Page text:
Georges Perec’s postcard messages, ‘Deux cent quarante-trois cartes postales en couleurs véritables’ first appeared in Le fou parle in 1978 and features in Georges Perec, L’infra-ordinaire, (Paris, Seuil). The work was dedicated to fellow Oulipian writer Italo Calvino.
The two hundred and forty-three messages from imaginary holidays were translated as ‘Two Hundred and Forty-three Postcards in Real Colour’ by John Sturrock and included in Georges Perec, Species of Spaces and Other Pieces (London, Penguin). They are generated by a rigorously applied permutation system that nevertheless allows for some playful interpretation, thus making it difficult to detect and reconstruct by the reader.
Linda Parr’s project aims to respond to the work by adding the missing images to the imaginary messages. Each participant is invited to make a physical postcard that corresponds to a given message and mail it to her.
Simply said, the two-hundred and forty-three postcard messages are made up of the following five components: I. PLACES, II. CONSIDERATIONS, III. PLEASURES, IV. PARTICULARS, V. GREETINGS. For each of these, Perec gave himself a choice between three options so as to obtain, as a result of exhaustive permutations, 3 x 3 x 3 x 3 x 3 unique texts, i.e. 243 postcard messages.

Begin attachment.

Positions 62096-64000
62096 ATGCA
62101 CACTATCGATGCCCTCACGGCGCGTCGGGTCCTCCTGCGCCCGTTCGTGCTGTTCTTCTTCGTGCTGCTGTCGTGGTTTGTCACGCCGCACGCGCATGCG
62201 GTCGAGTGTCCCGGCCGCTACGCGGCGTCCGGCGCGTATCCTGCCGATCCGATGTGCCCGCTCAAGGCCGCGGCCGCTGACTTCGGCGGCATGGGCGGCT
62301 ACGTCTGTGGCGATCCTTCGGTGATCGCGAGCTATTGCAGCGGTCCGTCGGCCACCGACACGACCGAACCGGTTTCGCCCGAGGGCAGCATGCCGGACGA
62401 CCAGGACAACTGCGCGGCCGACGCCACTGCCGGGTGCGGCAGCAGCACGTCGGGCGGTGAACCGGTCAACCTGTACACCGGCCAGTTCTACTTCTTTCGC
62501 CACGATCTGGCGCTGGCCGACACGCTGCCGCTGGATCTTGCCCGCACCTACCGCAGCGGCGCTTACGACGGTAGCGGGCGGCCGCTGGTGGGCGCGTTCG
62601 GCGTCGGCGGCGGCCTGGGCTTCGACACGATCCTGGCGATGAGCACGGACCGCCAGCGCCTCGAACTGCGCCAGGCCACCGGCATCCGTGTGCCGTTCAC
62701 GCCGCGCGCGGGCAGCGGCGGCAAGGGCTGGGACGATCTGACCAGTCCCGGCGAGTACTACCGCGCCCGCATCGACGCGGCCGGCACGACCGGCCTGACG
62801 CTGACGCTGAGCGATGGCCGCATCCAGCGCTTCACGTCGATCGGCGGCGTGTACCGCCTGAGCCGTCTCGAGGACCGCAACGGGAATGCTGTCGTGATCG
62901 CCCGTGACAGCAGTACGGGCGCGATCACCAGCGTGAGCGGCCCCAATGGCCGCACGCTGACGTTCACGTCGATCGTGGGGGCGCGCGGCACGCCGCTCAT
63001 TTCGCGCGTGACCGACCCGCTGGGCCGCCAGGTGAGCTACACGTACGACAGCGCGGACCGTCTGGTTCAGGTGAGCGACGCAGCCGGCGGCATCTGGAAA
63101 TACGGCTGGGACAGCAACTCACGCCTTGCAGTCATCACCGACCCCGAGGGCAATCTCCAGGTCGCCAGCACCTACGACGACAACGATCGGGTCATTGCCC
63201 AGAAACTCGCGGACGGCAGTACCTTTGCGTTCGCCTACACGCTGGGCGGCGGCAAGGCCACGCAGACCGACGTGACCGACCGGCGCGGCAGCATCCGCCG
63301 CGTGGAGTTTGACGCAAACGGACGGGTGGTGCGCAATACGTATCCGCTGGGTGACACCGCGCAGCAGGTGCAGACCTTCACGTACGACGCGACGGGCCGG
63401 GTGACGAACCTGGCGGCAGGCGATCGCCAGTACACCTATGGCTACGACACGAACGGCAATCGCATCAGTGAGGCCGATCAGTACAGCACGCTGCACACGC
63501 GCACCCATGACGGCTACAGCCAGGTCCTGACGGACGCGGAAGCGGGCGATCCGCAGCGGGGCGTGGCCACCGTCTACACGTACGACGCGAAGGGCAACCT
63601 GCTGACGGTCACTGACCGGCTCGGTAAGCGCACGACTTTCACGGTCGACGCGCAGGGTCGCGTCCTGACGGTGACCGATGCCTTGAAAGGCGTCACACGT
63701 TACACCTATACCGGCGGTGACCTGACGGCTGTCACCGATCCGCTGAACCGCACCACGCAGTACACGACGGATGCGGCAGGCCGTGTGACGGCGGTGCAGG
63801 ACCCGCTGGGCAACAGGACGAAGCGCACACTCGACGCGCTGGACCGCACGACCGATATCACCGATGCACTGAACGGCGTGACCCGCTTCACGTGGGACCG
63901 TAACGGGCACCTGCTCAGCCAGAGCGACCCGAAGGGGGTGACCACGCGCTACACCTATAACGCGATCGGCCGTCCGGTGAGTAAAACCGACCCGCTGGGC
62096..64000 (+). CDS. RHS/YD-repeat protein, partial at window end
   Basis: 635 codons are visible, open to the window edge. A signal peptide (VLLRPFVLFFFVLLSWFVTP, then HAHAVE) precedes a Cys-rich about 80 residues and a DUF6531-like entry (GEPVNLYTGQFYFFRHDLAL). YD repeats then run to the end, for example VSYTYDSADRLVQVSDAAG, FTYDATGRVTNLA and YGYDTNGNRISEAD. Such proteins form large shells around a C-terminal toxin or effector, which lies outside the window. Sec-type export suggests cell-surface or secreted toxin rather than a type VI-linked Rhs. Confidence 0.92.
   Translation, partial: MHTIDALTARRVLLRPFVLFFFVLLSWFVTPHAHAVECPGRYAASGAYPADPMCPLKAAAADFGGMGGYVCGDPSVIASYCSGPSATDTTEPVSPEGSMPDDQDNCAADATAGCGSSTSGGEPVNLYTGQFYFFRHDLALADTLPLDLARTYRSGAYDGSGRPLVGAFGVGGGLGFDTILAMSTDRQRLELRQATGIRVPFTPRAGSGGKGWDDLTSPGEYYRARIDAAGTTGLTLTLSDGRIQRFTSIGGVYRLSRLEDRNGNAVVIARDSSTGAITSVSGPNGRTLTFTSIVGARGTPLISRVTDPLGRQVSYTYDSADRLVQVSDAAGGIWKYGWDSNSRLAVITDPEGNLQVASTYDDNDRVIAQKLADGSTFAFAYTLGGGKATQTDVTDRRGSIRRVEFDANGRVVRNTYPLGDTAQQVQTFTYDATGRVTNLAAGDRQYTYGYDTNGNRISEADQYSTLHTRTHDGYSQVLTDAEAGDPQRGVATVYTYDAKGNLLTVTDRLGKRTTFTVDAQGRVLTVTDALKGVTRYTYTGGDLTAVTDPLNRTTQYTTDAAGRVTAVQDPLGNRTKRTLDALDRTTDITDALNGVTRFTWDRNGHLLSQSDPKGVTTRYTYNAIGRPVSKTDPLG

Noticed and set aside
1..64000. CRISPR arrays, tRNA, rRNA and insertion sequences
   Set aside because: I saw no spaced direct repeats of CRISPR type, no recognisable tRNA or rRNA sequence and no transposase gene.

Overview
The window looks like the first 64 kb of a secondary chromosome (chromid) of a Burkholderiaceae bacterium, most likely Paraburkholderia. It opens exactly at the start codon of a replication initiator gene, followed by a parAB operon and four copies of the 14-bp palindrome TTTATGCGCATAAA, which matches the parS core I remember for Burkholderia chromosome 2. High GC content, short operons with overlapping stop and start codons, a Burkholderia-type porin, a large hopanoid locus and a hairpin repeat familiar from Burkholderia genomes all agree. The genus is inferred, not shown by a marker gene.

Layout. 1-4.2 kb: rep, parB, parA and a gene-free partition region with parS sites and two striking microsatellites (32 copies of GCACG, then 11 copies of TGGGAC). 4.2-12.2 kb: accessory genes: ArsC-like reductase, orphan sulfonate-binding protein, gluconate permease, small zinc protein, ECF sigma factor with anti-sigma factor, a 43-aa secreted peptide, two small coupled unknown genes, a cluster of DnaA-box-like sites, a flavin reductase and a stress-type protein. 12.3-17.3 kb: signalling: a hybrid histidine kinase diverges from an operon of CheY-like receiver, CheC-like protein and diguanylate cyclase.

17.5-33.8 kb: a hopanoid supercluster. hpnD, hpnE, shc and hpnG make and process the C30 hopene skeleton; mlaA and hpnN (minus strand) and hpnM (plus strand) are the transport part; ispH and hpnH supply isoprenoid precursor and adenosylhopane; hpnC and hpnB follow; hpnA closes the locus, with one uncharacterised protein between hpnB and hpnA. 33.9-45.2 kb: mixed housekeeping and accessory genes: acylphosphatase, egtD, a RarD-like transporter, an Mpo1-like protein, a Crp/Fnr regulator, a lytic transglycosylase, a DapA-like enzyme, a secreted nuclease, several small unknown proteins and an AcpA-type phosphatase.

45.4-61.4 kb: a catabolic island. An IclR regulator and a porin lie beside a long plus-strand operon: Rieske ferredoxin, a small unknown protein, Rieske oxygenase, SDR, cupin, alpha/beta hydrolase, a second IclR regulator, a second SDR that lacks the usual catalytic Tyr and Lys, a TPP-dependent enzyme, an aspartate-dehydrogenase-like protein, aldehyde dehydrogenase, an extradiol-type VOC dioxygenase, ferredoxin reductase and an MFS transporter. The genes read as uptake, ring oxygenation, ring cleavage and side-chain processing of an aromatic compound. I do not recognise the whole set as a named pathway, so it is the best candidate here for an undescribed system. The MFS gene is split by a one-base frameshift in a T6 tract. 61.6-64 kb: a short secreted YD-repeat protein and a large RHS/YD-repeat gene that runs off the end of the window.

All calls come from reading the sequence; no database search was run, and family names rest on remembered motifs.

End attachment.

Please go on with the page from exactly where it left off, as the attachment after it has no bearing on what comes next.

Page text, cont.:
Here is a summary reconstruction of the basic structure:
|PLACES||A. town||F. area||K. hotel|
|CONSIDERATIONS||B. weather||G. siesta||L. sun-bathing|
|PLEASURES||C. food||H. beach||M. well-being|
|PARTICULARS||D. sunburn||I. occupations||N. meetings|
|GREETINGS||E. love&kisses||J. regards||O. date of return|
One cannot help noticing that there are overlaps between the categories. For instance, ‘sun-bathing’, ‘beach’, and ‘sunburn’, which are assigned to three different categories, are so closely related in experiential terms that they tend to obscure the existence of the five categories. This is one of the many anomalies or disruptions that occur during the permutation and writing processes.
The message that generated the postcard opposite entitled ‘Le Rhône’, for example, can be broken down into: We’re crossing Vaucluse [F]. Weather magnificent [B]. Swimming in the Rhône [H]. I go riding [I]. Fond regards [J].
The name of the geographical area (Vaucluse) is drawn from a predetermined alphabetical list of 81 names. There are similar lists for the names of towns and hotels, and a sophisticated algorithm (similar to the one used by Perec in his novel Life A User’s Manual) determines the order in which the names drawn from the three different lists appear in successive messages. Partial lists of phrases were also found among Perec’s papers.
For further details, see Bernard Magné, ‘Construire l’anodin: les Deux cent quarante-trois cartes postales en couleurs véritables’, Le Cabinet d’amateur, no. 1, 1993, pp. 29—54.
See Postcards For Perec, compiled and edited by Linda Parr, Linda Parr Publishing , 2022, 64 pages. Complete catalogue of the eponymous traveling exhibition: